What would happen if the United States suddenly stopped building walls and instead flung open its borders, not unlike the European Union has done among the member countries of the common market? Conservatives malign the notion and liberals, even radical ones, haven't exactly embraced the "open borders" concept.
But the idea isn't as radical as it may seem. For most of its history, the United States has had, for all practical purposes, open borders, according to University of San Francisco law professor Bill Hing.
"Really, the United States was an open-border situation, worldwide, up through the early 1900s -- except for Asians," Hing told The Huffington Post. "There were Asian-exclusion laws. But if you put that aside, it was open borders for the rest of the world."
Here are 16 reasons why opening our borders makes more sense than militarizing them. Let us know what you think in the comments.
Demonstrators from opposing sides confront each other, Friday, July 4, 2014. (AP)
Politicians, journalists and activists of every ideology refer to the U.S. immigration system as "broken." If what we're doing doesn't work, why not try something different?
A Photograph of an Immigration Officer on Ellis Island, New York circa 1880. (Getty)
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Rich individuals park their fortunes in foreign countries to avoid taxes. People from wealthy families cross borders with ease. So why put such harsh restrictions on people who immigrate to work for paychecks?
The North American Free Trade Agreement made it easier for business owners to invest in Mexico and for goods to flow freely across the U.S.-Mexico border. But the millions of Mexicans put out of work
by these changes weren't permitted to cross the border in search of jobs created here.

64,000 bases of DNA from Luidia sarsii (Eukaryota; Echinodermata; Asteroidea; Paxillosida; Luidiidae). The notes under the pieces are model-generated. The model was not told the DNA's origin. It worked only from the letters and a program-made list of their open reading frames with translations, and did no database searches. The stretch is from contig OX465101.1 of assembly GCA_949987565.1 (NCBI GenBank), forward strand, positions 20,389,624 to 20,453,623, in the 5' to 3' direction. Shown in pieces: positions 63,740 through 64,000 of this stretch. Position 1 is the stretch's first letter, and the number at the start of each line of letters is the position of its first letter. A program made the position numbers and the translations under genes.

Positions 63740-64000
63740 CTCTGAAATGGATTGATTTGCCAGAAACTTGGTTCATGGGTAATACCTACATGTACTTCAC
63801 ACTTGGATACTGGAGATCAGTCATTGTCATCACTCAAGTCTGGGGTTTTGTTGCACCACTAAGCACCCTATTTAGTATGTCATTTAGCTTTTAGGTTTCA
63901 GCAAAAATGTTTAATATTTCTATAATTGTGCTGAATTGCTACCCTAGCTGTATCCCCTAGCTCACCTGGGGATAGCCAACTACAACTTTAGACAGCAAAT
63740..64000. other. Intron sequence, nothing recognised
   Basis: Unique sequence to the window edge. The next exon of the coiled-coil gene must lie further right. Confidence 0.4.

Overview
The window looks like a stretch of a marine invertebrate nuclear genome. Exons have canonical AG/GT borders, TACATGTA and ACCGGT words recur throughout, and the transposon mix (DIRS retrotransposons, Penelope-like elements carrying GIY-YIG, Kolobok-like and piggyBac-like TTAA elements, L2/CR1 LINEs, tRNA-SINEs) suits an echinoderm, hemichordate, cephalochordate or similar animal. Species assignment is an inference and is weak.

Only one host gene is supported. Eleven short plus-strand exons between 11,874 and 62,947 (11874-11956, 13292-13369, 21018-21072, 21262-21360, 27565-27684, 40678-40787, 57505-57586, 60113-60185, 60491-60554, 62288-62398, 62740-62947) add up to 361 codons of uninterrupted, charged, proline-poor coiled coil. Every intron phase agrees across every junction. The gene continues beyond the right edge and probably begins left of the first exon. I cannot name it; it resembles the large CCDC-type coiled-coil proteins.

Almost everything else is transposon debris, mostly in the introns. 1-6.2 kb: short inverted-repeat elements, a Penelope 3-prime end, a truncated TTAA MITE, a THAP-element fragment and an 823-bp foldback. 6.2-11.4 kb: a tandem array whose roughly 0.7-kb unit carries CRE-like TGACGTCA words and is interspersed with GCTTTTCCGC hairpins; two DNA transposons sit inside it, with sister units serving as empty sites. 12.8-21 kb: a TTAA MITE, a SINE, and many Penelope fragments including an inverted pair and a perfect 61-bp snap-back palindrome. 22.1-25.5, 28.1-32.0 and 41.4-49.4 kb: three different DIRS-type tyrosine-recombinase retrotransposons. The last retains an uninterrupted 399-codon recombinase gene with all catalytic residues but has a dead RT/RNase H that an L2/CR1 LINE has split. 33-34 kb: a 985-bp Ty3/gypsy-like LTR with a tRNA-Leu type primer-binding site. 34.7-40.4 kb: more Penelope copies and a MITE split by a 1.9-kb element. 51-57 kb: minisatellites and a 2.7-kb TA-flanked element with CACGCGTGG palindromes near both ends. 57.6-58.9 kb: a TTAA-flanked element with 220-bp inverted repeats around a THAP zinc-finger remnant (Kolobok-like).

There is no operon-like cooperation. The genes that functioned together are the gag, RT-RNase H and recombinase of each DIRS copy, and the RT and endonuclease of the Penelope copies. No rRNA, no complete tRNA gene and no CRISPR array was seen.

"If you think about it, corporations have open borders," Arturo Carmona, executive director of the grassroots organization Presente.org, told HuffPost. "But when you think about workers' rights, family reunification -- you have closed borders."
A man looks out toward the U.S. from the Mexican side of the border fence. (Getty)
The undocumented population began skyrocketing in the 1960s when the United States started restricting the number of immigrant visas for Mexicans. In 1977, Congress capped the number of such visas for Mexican workers at 20,000
, a number wildly out of sync with labor demand. Subsequent revisions to immigration law consistently disregarded demand for Mexican, and to a lesser degree, Central American labor.
Construction worker Sebastian Martinez of Mexico works at a construction site. (AP)
From all the controversy surrounding the issue, you might think that immigration was an economic evil that the U.S. is forced by circumstance to put up with. In fact, the consensus among economists
is that immigration -- both legal and illegal -- is good for the overall economy. While competition from undocumented workers and new arrivals pushes wages down in some sectors, the net effect is positive.
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As Bill Hing points out, when the European Union was created, effectively allowing the free movement of EU citizens across the common market's borders, a funny thing happened. Countries once known for their high output of immigrants, like Spain, Portugal and Ireland, became immigrant-receiving countries -- a pattern that held until the worldwide economic crisis in 2007.
"Why?" says Hing. "Because there was huge investment in their economies. If we approach immigration the way they did in the EU [...] you actually will not see a hysterical flood of migrants across the border. But I do think it needs to be coupled with serious investment in poor areas of Mexico."